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Programming Leftovers

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  • Sin function in C

    In mathematics, the sine function is among three primary functions, others comprising cosine and tan. Techniques for executing basic mathematical operations, like the elementary exponential, logarithmic, square root, and mathematical operations, are included in the <math.h> header. You must include the header file <math.h> to utilize these functions. The sin function accepts an angle in radians and gives its sine value, which can be confirmed using a sine curve.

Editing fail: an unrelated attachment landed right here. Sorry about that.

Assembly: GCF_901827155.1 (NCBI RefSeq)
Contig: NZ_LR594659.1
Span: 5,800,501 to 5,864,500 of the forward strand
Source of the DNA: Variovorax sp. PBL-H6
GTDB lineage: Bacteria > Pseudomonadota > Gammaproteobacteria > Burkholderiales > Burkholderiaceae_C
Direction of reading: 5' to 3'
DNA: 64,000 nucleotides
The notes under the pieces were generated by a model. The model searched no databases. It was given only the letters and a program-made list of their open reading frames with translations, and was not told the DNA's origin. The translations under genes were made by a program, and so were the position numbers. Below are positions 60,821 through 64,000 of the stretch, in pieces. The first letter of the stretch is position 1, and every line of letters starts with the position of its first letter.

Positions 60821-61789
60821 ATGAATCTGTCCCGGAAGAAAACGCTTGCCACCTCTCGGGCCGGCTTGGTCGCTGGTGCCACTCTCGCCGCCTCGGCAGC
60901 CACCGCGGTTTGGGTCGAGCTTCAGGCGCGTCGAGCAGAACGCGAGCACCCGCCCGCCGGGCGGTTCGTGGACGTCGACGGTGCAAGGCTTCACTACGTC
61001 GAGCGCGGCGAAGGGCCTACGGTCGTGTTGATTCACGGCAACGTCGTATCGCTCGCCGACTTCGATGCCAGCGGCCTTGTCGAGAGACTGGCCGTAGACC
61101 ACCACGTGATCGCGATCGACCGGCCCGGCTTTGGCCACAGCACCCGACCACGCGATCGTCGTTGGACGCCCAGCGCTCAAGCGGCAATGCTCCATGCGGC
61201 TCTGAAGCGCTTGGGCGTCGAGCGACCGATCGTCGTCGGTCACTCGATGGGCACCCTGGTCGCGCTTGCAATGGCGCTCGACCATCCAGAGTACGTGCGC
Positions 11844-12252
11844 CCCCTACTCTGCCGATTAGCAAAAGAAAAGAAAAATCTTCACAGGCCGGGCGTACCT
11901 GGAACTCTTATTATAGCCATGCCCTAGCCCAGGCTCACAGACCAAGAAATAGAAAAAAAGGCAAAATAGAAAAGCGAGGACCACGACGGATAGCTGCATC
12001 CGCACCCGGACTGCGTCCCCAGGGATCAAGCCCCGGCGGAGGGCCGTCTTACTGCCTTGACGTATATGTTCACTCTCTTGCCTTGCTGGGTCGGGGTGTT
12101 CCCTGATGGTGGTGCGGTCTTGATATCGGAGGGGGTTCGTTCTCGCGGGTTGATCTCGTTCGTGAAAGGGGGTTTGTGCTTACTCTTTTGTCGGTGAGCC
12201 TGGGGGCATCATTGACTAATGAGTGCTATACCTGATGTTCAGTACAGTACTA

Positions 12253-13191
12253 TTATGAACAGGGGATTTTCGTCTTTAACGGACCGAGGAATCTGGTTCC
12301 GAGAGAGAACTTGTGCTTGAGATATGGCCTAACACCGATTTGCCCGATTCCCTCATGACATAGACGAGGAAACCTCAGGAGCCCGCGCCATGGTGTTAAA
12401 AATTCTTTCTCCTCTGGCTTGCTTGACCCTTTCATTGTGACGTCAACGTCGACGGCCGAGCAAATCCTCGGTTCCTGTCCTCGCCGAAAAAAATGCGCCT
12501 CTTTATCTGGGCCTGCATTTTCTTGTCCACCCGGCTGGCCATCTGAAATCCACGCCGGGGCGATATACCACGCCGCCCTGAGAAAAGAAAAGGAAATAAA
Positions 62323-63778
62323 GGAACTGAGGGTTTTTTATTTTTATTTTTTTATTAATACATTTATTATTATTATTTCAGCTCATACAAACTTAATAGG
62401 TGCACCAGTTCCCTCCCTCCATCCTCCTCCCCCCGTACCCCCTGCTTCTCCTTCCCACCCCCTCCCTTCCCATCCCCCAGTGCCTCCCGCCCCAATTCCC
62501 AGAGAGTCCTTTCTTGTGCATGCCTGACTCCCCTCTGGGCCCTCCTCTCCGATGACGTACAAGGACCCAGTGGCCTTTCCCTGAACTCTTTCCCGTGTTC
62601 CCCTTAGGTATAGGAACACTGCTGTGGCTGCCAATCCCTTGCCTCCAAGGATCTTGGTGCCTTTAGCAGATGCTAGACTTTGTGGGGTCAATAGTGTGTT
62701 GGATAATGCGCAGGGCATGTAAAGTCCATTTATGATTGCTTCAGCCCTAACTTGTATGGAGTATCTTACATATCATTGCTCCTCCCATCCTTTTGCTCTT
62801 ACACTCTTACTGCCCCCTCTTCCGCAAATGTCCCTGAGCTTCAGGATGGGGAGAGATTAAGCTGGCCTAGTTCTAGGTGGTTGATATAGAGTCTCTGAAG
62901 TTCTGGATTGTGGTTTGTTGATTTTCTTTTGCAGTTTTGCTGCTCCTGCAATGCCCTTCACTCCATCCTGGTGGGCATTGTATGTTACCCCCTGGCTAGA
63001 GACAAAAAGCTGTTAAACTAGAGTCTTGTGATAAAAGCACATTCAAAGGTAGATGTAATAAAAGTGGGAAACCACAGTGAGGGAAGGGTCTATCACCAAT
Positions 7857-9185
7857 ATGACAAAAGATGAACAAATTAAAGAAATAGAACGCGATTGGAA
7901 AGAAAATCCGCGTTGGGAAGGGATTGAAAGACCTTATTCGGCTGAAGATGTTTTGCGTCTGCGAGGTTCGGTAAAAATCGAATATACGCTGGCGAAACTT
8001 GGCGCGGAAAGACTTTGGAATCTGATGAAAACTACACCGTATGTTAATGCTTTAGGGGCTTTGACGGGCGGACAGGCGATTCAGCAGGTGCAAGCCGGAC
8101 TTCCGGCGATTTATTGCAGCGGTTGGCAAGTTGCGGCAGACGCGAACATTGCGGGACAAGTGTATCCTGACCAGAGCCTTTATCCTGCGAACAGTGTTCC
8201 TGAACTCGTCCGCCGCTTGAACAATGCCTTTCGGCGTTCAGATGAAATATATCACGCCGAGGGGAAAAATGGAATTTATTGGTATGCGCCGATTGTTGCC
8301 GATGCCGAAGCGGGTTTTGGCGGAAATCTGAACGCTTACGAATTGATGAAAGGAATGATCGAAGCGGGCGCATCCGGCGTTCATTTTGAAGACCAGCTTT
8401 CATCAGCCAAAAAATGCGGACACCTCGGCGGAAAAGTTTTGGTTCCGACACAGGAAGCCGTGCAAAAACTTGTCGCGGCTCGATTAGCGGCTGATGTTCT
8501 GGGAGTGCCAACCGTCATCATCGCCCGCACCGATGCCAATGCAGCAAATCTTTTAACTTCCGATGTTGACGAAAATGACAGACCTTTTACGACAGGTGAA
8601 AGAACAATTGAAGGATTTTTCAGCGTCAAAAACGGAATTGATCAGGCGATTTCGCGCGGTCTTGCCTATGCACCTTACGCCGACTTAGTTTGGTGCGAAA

You may use the law of sine to find any arbitrary angle in a triangle, as well as the length of a certain triangle side. This is a fundamental trigonometric notion. The sin function is used in the ANSI/ISO 9899-1990 versions of the C language. Sin () returns a result that is between 1 and -1.

    Now, let us start with a few examples of sin() function in the C programming language.

  • Dirk Eddelbuettel: RcppQuantuccia 0.0.4 on CRAN: Updated Calendar

    A new release of RcppQuantuccia arrived on CRAN earlier today. RcppQuantuccia brings the Quantuccia header-only subset / variant of QuantLib to R. At the current stage, it mostly offers date and calendaring functions.